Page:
This is one of my favourite stories and comes from all the way back in 2009.

“Rooster” is a golfing mate of mine and while he had amazing swing speed, he played with a wicked slice.

It was so bad that he had to aim 40-60 yards left on each shot.

And this made him slice even worse. By the end of the day he was aiming so far left that he could barely play.

If golf wasn’t so serious for Rooster it would have been hilarious.

A strong, fit guy with clubhead speed to burn, but he could barely land the ball on the golf course.

Compounding rooster’s problem this day was the course we were playing. It was super-tight. It had some of the narrowest fairways in Melbourne so he couldn’t start the ball too far left because he’d hit the trees just off the tee. (And he did this on a few occasions).

So poor ole Rooster was stuck. He was hopeless. His swing was getting tighter and tighter and he was getting more and more frustrated.

Rooster: Strachan. Mate. You’ve gotta help me. I can’t play golf.

Me: (trying not to laugh) You’re not wrong Rooster. You are really struggling today.

But I don’t like helping golfers mid-round. It’s not ideal. And besides, it wasn’t a coaching day for me and I wanted to focus on my game.

So I waited until after golf. I had a FSP Swing Trainer in the car and set it up in the car park (after we had a couple of beers).

Me: Rooster. I want you to take a swing and find a way to get your club through the foam gates.

Rooster made his typical golf swing. Fast. Full of energy but little control.

Three of the four sponges went flying.

Rooster: Arrghhhh! I can’t do it.

Me: It’s ok Rooster. Let’s reset the sponges and go again. Your mission is to get the club through the gates and that’s it. You don’t have to swing as hard as you want. Get that club through the gates! That’s your only goal.

Rooster swung again and while he still hit the sponges, it was a better attempt. I asked him to go again.

Me: That’s better. You barely touched them this time. How does that feel?

Rooster: Wow. It feels different already. The sponges are forcing me to make a change.

After a few more tries Rooster was able to swing the club through the gates without touching them.

Me: Now jump off the mat and make some swings.

It was clear that Rooster’s swing had changed.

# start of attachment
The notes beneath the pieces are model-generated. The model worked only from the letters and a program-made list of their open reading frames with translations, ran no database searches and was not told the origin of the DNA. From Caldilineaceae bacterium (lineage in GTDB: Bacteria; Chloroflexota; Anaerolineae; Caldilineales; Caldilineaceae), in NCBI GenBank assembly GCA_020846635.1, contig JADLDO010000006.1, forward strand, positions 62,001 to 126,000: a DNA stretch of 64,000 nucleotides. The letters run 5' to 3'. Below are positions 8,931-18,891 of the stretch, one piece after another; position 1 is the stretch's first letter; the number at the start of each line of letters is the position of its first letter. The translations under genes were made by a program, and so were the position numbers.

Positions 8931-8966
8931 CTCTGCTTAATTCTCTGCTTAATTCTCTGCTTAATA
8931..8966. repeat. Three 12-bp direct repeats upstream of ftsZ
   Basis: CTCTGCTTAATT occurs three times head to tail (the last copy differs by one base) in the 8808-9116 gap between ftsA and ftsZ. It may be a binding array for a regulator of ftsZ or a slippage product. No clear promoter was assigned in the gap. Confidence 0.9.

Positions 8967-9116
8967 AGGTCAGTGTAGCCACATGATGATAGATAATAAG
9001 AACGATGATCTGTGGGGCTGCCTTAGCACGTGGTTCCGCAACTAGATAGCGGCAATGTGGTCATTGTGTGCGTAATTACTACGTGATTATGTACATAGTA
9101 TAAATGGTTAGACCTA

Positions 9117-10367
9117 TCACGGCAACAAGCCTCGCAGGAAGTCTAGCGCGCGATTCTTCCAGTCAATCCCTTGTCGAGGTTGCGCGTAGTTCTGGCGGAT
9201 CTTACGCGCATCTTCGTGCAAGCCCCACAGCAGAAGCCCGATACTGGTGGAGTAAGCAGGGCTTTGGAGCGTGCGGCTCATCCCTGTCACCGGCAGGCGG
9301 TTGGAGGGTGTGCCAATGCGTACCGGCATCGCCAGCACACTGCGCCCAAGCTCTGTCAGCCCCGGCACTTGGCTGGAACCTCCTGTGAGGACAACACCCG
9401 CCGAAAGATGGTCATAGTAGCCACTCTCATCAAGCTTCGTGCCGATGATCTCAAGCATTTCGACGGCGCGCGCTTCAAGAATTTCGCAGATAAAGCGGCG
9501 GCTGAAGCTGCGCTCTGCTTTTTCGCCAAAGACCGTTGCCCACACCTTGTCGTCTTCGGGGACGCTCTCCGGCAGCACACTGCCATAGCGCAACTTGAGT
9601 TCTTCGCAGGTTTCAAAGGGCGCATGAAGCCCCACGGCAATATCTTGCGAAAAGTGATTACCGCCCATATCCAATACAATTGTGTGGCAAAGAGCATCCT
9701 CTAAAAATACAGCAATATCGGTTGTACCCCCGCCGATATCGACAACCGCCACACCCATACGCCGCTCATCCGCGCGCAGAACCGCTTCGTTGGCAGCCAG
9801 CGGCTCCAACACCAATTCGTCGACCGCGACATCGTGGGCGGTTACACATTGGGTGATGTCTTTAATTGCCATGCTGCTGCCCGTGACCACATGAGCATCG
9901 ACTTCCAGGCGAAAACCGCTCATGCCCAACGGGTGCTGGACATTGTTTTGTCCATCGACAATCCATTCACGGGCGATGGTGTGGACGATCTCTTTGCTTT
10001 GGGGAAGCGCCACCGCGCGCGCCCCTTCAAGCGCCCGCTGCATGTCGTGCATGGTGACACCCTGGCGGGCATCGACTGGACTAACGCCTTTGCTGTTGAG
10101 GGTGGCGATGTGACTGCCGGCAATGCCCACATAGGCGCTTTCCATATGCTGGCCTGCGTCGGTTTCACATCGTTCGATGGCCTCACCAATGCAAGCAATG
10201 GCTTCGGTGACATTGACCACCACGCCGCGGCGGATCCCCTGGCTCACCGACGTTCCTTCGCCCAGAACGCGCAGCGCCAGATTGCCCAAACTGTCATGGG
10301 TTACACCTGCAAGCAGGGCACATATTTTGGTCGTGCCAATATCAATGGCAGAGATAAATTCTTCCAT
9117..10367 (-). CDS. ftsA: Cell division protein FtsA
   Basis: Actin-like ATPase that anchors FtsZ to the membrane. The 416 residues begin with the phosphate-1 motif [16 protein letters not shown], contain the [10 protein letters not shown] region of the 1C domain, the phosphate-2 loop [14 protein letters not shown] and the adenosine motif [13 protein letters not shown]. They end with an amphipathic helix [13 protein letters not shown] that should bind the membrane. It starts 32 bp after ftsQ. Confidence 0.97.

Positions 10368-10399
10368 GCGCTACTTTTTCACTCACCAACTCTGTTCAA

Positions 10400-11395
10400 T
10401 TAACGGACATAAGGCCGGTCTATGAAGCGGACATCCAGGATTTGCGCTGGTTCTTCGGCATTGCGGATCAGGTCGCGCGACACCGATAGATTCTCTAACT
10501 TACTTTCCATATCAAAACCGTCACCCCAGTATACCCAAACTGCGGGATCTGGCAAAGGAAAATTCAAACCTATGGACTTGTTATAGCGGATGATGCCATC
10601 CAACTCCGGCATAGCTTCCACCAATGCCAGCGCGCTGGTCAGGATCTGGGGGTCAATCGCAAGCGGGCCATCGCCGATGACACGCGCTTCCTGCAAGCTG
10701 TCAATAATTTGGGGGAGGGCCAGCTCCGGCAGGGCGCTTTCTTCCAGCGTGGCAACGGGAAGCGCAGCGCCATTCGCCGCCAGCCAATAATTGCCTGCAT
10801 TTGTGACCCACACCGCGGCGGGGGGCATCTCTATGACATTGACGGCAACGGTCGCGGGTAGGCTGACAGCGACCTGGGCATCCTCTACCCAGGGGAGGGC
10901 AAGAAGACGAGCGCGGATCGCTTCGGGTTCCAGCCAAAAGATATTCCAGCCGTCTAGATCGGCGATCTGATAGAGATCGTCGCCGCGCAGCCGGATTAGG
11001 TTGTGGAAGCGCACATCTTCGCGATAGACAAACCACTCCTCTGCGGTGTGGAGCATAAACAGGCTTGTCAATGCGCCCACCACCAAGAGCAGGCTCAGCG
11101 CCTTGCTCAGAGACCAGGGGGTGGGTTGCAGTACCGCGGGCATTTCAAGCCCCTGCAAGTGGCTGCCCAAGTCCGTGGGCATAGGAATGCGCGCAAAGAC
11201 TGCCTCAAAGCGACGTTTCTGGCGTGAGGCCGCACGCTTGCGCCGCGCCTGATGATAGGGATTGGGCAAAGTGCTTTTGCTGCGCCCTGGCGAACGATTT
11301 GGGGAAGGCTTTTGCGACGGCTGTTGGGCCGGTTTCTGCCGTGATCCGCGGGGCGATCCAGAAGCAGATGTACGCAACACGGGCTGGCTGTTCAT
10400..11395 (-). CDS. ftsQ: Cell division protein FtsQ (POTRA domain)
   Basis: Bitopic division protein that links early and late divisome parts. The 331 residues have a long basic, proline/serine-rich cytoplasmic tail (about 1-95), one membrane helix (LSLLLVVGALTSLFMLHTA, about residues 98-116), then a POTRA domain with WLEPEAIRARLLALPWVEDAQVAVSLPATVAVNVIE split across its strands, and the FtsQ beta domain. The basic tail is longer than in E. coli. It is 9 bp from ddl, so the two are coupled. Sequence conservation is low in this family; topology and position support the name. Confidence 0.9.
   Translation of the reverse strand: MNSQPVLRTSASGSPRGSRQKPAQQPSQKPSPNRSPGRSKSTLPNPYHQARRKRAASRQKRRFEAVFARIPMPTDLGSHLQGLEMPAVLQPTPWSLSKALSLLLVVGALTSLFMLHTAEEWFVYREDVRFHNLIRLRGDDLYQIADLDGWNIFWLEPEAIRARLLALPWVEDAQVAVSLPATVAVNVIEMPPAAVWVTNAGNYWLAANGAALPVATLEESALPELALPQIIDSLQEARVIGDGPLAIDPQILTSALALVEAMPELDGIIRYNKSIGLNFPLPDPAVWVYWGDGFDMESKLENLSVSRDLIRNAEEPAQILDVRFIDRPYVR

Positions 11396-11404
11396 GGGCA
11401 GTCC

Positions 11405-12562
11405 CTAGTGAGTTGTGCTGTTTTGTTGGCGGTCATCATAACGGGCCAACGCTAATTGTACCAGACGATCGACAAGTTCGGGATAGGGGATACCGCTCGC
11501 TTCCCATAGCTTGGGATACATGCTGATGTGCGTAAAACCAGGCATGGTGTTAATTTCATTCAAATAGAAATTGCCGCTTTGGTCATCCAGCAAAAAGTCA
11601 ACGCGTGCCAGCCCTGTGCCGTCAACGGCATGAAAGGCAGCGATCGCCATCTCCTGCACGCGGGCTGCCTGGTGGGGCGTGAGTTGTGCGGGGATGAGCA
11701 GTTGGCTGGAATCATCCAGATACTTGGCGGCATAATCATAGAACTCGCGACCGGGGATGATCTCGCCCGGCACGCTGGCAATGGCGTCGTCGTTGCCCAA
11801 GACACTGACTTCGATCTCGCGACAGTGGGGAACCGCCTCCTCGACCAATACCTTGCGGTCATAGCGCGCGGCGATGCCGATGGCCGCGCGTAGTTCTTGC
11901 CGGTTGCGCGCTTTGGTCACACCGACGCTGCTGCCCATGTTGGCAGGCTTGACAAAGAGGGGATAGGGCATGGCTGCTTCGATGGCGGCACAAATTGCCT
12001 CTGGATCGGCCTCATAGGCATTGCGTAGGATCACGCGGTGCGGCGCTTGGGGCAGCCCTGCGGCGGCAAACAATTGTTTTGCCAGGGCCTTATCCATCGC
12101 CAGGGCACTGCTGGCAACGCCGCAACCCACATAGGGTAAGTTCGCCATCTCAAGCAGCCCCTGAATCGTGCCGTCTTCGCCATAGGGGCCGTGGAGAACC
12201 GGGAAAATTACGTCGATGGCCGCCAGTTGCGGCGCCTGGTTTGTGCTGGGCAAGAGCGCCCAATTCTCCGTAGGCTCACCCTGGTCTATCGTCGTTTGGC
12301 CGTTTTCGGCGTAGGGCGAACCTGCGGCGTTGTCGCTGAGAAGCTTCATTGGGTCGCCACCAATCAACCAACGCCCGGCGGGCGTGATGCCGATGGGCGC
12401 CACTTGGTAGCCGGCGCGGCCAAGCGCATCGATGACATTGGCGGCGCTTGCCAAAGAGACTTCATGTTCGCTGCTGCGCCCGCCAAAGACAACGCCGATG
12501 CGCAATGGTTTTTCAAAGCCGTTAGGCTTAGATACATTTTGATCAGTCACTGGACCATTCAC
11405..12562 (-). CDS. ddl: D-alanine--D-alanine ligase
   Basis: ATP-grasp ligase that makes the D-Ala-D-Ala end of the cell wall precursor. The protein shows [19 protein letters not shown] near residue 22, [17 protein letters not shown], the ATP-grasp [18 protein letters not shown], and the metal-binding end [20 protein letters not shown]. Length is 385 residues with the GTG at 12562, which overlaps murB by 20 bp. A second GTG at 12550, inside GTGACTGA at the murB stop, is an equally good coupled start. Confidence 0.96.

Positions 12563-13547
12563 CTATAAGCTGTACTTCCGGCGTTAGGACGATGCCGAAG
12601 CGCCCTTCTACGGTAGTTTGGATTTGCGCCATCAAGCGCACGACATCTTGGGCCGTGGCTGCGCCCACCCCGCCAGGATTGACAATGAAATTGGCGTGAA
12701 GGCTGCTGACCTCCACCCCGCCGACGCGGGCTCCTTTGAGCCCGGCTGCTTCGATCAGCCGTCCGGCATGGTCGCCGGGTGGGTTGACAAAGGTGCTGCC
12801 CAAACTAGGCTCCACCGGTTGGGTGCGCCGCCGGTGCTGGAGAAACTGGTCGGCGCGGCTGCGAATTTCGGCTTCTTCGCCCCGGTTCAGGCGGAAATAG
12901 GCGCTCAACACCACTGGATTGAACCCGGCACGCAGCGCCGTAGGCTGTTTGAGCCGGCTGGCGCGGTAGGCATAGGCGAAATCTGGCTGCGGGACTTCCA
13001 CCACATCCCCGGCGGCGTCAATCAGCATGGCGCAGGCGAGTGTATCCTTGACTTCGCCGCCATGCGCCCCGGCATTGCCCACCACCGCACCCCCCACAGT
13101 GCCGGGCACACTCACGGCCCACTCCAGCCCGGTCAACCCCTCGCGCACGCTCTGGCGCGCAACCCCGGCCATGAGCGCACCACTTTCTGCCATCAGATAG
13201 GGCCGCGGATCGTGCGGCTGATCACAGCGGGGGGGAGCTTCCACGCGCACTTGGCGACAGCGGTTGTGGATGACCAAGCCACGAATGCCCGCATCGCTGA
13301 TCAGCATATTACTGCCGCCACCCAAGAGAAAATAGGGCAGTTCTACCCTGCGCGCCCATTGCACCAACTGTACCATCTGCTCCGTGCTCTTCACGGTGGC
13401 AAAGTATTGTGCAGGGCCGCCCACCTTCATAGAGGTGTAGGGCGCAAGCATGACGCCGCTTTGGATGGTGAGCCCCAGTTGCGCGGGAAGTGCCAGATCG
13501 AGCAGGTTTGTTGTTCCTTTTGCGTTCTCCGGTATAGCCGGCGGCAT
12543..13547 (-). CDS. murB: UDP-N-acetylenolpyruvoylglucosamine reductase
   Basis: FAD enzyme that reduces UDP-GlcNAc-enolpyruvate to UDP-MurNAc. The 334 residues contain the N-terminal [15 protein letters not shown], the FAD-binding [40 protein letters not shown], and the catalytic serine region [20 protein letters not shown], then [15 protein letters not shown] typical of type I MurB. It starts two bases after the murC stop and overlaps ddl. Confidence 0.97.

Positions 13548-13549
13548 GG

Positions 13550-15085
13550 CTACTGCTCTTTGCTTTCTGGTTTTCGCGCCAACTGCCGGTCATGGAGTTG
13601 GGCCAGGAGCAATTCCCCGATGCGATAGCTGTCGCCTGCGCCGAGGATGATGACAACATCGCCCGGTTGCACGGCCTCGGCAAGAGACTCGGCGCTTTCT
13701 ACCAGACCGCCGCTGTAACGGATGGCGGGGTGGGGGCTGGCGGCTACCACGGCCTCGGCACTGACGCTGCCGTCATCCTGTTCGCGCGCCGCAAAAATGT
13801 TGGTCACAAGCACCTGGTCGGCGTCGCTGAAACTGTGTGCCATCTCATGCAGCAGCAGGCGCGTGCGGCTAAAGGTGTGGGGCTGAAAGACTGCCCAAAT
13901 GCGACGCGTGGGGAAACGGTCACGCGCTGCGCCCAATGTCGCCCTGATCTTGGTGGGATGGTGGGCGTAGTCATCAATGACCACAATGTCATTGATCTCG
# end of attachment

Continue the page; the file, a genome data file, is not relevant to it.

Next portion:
Gone was the violent lunge at the ball and the ugly over the top move. His swing was more “on plane” and his impact position looked much more consistent.

Now, I am not saying Rooster was cured of the slice. Massive transformation can’t happen in 10 minutes. It’s a process and there’s no magic at play.

But he did lock into a better swing pattern in a short time. And he could feel the difference and this gave him some confidence.

And he was able to do this with very few verbal cues.

I didn’t have to tell him all the usual stuff, like;

Strengthen your grip
Close your stance
Take the club down on plane
Don’t swing over the top
Rotate your forearms through impact
Swing out to right field
Finish your golf swing
Start down by flattening the plane

His learning system did all of the heavy lifting by following a straight forward objective:

Get the club through the gates

And from a coaching point of view, I know that if Rooster used the Swing Trainer for a few minutes 3-5 times a week, he would certainly alter his swing for the better.

And this is usually all it takes.

Short and sharp practice sessions work best. You need full focus but you don’t need to whack balls for hours and hours. And you certainly don’t need to bamboozle your brain with 77+ swing thoughts.

And if you suffer from a slice and it’s been bothering you for many years, you’re going to need something that literally forces you to change your pattern.

And nothing forces you like the FSP Swing Trainer. The foam blocks don’t lie and you can’t ignore them. Either you have the courage to attempt the objective or you don’t.

If you hit them, you’ll know something was amiss. I you don’t hit them you’ll know things went well.

Either way, you’ll swing again and your learning system will go to work. It will do what it does best.


When it comes to golfers who slice the ball they usually have the following three traits:

They hate their weak slice
They have typically tried all the conventional wisdom
They still slice

So the only question that remains is,

Are you brave enough to disrupt your current pattern and force it to do something different?

Over to you.